So, I mean, what to do for bellwethers in this environment? You know, the Scott Browns? We are left to look in heavy Democrat states like Delaware or maybe Oregon, Maryland, or one of the New York seats. With the exception of Delaware, the GOP campaigns in those states never got money and national help. So they could hide a wave. (But don’t fail to look at them either, at least for some changes in the numbers.)

Jim: Any other indicators?

Obi-Wan: Yes, of course, the GOP continuing its roll with the polling in individual House seats. If GOP leads seem to be solidifying and gaining in House seats then that’s an indicator. But I mean people have already talked about John Dingell and Barney Frank and even Steny Hoyer having problems. So where else can the discussion go? (I snidely note that Rothenberg and Cook came along reluctantly but only weeks after you and Dick Morris and a tiny few others saw 80 to 100 seats in play.) The point here is that a continuing House roll makes it hard to believe there won’t be a Senate spillover.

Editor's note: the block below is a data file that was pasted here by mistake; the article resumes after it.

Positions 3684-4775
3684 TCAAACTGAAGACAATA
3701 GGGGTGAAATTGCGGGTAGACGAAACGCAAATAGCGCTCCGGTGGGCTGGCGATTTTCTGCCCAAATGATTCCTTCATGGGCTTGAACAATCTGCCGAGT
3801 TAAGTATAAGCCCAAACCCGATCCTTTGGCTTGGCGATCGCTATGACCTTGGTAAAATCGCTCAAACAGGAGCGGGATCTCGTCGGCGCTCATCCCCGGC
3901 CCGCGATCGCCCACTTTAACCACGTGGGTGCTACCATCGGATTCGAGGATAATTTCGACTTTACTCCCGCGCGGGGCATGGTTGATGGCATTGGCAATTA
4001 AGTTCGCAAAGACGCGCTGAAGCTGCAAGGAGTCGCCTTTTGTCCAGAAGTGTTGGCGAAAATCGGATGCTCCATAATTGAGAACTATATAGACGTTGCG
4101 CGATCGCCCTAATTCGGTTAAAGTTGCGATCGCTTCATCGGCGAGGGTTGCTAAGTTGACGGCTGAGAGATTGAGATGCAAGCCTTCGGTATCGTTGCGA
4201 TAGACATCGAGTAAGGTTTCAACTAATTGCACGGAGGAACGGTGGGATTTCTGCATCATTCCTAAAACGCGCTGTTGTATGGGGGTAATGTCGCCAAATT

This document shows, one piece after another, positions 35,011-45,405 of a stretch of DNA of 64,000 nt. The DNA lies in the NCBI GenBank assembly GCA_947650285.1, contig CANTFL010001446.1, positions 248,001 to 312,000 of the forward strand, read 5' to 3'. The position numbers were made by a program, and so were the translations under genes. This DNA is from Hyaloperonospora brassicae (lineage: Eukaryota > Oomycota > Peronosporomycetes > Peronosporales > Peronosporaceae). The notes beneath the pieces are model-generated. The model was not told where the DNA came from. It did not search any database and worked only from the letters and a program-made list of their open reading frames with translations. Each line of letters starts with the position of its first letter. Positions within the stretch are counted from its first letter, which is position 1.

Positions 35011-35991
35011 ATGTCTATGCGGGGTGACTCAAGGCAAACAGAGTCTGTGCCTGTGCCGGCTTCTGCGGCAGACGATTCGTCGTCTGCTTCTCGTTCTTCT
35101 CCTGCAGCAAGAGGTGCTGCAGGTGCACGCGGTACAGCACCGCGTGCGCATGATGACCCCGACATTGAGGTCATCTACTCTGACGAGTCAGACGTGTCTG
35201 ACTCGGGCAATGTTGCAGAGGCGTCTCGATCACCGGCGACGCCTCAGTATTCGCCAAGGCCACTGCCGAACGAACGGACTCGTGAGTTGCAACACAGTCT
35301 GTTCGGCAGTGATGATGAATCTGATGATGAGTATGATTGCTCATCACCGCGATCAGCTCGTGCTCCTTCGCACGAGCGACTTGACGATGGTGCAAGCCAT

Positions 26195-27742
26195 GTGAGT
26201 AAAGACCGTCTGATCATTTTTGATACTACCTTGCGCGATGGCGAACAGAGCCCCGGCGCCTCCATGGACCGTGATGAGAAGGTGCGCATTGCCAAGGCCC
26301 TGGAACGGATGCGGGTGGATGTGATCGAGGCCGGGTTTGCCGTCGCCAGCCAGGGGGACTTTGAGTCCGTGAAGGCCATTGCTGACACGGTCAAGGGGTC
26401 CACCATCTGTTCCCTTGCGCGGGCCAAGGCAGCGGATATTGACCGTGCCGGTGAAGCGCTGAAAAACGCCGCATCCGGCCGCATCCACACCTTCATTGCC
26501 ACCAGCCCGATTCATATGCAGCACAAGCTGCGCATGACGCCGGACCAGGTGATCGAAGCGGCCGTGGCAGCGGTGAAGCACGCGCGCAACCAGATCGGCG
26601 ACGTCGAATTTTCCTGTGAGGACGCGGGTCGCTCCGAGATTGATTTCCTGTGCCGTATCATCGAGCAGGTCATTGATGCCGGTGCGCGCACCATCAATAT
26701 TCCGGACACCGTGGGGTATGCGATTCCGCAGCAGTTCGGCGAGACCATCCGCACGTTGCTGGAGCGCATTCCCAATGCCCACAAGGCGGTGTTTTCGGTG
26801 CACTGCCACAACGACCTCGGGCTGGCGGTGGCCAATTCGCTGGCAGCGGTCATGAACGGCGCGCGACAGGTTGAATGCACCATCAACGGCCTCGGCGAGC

And we’re back to keeping an eye on the generic. Which is why this morning’s Battleground was interesting — it shows a 5 point lead among “likely voters” but it has a category called “most likely voters” — and that shows a 14 percent gap. And I mean this poll was done for Politico, which is not hospitable to the news that it had to put in the headline — how Independents have deserted Democrats. Not the way to start the week if you are a Democrat.

Jim: Is Obama’s campaigning going to make difference?